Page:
Unpleasant duty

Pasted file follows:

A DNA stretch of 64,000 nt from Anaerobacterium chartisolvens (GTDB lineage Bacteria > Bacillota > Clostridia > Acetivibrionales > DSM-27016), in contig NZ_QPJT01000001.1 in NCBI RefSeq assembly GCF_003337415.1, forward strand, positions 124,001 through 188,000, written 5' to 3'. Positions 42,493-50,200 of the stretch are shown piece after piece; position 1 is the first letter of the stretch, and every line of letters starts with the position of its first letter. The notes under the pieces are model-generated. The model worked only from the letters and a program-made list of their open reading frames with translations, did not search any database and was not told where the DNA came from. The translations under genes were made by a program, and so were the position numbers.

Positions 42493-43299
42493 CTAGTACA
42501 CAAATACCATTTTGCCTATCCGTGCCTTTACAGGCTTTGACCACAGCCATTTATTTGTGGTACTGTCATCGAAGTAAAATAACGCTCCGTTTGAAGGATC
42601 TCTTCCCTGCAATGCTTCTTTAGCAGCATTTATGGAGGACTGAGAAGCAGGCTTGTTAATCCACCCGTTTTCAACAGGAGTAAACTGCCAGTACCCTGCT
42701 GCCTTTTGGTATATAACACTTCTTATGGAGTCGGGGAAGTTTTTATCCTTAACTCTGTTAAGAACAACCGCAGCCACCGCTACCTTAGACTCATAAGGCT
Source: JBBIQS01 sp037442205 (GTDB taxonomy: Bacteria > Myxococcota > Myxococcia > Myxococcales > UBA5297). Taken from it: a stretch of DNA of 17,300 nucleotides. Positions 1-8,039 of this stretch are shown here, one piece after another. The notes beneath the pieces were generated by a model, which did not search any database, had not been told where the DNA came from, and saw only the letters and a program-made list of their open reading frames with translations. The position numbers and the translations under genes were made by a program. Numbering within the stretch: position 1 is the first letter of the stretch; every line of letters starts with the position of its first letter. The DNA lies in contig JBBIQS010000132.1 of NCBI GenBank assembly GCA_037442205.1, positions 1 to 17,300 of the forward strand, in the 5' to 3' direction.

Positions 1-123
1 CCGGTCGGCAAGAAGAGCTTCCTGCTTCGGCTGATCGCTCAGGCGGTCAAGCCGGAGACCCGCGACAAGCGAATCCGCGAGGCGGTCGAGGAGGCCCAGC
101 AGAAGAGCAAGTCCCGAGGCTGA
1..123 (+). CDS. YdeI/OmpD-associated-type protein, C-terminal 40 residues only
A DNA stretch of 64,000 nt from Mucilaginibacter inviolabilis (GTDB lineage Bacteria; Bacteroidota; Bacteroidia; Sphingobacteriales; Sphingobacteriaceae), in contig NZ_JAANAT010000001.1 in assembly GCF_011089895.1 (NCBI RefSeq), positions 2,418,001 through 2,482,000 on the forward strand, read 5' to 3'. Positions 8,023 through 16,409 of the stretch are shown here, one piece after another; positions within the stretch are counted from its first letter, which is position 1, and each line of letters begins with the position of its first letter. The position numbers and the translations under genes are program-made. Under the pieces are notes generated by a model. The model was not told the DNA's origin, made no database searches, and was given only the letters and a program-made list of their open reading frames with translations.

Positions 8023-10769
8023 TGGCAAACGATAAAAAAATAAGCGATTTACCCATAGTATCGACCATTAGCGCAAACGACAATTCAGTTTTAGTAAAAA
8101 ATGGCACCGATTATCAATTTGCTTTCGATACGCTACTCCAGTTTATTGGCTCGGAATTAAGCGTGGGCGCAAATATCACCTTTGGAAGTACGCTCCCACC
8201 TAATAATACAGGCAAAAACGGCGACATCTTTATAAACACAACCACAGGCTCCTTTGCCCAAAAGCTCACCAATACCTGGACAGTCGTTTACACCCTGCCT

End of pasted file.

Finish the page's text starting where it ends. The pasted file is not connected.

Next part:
This should be an historic day for PASOK. The newly-installed chairman of the Socialist party, who is also the son of its founder Andreas Papandreou, will announce the main political and ideological platforms of a new PASOK. It’s an important day, not because George Papandreou will reveal the basic, as yet undisclosed, ideas and principles but because this text will, according to pro-PASOK press, effectively replace the September 3, 1974 declaration of the party’s founding principles. Indeed, in the 30 years since its birth, PASOK has taken no steps to update or alter its founding charter. Many people now in their 30s or 40s are probably unaware that the 1974 declaration defined PASOK as a Third World type socialist party that flirted with the one-party, one-man-rule style of government after the model of Khadafy, Tito and Hoxha, and envisaged the abolition of Greece’s ties with the West and withdrawal from NATO and the EEC. Young people are fortunate not to have experienced the implementation of the manifesto. When PASOK came to power, it distanced itself from the declaration’s principles, particularly in the area of foreign affairs and the economy. In truth, PASOK ruled the country for 20 years without being guided by a clear, rigid set of ideological and political beliefs. This is the bitter truth for the party. As a result, the guiding framework that Papandreou is set to present today will not replace the 1974 declaration, simply because it never existed. In fact, Papandreou is called upon to fill a 30-year gap and put an end to PASOK’s ideological disarray. This is a belated and crucial task that cannot be accompanied by fanfare and drum-beating. The famous declaration will be replaced in silence, as an unpleasant duty.